Ali Mourtada, who the Bombers signed partway through 2021 after failed attempts by Marc Liegghio and Tyler Crapigna, only to then flame out himself, appears to be the leading candidate for place kicker. Mourtada struggled a year ago, connecting on just more than half of his 15 field-goal attempts. But his issues had more to do with accuracy than leg strength, and with the hashmarks moved closer to the middle of the field this season, and with a full training camp to acclimatize to his surroundings, the expectation is he’ll find his groove.
It’s unclear if the Bombers are looking for one kicker to do both place kicking and punting, like they had with Justin Medlock for years, or return to a two-foot system. The answer to that question might depend on how well Liegghio or newcomer, global punter Tom Hackett, can perform over the next three weeks.
4) After guiding the team to back-to-back championships, the Bombers rewarded quarterback Zach Collaros to a one-year contract extension worth a league-high $550,000. While it’s great to have the reigning league and Grey Cup MVP back, the story out of camp will be whether he can gel with an offence that’s missing a few key pieces from last season, including a pair of receivers.
Indeed, while Harris might have a notable replacement in Oliveira, and the Bombers should bounce back fairly easily with the departure of Canadian offensive lineman Drew Desjarlais (New England Patriots), what might the fallout be with the exits of receivers Kenny Lawler and Darvin Adams? Lawler led the CFL in receiving yards last year, with 1,014, and while Adams wasn’t a world-beater by any stretch, logging just 441 yards, he did account for four touchdowns and had a strong connection with Collaros, particularly in the post-season.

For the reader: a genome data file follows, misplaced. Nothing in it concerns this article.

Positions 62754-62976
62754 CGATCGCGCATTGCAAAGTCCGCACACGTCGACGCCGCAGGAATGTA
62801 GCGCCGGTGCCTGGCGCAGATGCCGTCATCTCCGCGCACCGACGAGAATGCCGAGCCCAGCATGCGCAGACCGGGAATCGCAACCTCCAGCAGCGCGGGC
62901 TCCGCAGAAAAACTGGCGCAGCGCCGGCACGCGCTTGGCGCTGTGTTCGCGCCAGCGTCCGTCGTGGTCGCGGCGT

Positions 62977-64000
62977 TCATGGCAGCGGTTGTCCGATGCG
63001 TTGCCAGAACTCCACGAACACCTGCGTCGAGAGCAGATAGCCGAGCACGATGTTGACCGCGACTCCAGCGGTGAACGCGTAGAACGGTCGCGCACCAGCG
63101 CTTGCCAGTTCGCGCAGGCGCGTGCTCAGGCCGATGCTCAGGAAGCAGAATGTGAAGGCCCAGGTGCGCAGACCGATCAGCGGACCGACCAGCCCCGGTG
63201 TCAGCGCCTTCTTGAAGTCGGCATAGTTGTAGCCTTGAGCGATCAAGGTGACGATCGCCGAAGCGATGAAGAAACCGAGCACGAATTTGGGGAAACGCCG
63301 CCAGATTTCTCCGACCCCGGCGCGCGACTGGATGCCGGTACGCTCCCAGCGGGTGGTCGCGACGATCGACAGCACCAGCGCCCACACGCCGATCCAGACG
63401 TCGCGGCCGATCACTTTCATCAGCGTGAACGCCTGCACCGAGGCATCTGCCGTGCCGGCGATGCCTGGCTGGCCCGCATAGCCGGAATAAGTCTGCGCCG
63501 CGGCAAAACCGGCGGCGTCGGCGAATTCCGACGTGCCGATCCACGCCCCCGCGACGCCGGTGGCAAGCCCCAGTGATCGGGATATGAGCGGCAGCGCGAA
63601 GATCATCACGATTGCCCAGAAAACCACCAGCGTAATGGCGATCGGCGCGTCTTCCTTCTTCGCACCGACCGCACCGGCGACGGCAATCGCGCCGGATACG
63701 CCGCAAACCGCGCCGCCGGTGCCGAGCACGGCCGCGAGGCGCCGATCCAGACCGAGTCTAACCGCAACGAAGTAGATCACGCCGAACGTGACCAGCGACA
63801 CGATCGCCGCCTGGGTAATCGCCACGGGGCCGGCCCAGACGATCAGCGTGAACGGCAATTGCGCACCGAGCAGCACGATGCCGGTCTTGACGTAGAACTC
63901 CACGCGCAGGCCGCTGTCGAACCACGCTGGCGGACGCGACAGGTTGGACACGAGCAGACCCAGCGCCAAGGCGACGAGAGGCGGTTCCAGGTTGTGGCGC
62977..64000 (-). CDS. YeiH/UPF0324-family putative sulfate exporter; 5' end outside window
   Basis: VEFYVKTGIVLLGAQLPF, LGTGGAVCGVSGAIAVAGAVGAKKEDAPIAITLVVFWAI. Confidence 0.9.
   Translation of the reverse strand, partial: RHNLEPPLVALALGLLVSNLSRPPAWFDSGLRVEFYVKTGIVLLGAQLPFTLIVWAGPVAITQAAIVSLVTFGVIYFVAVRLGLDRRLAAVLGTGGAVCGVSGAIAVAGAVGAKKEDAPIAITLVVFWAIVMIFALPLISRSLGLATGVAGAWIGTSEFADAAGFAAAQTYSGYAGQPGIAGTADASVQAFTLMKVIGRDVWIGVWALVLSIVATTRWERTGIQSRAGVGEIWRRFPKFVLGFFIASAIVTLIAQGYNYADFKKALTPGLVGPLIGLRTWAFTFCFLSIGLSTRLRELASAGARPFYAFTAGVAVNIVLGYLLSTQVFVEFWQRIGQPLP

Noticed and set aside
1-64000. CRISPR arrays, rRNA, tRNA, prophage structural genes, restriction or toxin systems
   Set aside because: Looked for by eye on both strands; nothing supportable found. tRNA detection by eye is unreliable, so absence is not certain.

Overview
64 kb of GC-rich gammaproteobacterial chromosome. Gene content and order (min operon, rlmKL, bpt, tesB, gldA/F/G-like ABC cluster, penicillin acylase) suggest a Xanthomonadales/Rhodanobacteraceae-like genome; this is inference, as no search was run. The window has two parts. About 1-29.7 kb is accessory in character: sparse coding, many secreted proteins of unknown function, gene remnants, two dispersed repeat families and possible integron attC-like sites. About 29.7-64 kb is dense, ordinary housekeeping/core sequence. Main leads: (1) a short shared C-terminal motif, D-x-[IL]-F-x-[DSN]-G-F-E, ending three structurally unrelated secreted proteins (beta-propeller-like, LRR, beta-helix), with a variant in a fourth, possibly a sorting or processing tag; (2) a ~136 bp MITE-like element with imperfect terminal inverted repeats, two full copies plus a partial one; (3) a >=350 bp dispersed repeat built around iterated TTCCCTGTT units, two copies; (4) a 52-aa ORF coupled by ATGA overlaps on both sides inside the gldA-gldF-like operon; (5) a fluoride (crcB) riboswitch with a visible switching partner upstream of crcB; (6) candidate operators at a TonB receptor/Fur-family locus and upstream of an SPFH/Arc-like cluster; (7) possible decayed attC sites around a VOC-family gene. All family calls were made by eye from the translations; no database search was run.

The Bombers did add veteran Greg Ellingson on opening day of free agency, and inked Jalen Saunders last month. Each have had their recent struggles, but if they are able to regain some of their magic from prior years, Winnipeg should be in good hands.
They join a group of projected starters that also include Nic Demski, Rasheed Bailey and Drew Wolitarsky. That said, don’t rule out the newcomers; football doesn’t guarantee anything and, like Lawler, who led the Bombers in yards in both his seasons in Winnipeg, the next big name could be from an unknown out of camp.
5) He might not have registered high on the causal observer’s “uh-oh” radar, but anyone who watched Steven Richardson closely last season knows how big a hole he left, both figuratively and literally, on the Bombers defensive line after signing as a free agent with B.C.
Richardson, who stands just 5-11 but weighs a heavy 304 pounds, was overshadowed on the D-line, with the spotlight, deservedly, often on dynamic defensive ends Willie Jefferson and Jackson Jeffcoat. But Richardson played a massive role in stopping the run and his absence has been felt among the returning D-linemen.
The good news is the Bombers have Casey Sayles and Ricky Walker returning, both of whom logged playing time last season. Sayles, who had five sacks and 28 defensive tackles, will get the chance to push for an even bigger role, while Walker, who finished with a sack and eight tackles, will also be in a similar fight.
Like defensive backs, this is an area of the roster where newcomers can often shine in camp. Getting a strong push off the line has been the trademark of the Bombers stellar defence in recent years, and this season, with Jake Thomas projected to start again at tackle, should be no exception.
After a slew of injuries playing hockey that included breaks to the wrist, arm, and collar bone; a tear of the medial collateral ligament in both knees; as well as a collapsed lung, Jeff figured it was a good idea to take his interest in sports off the ice and in to the classroom.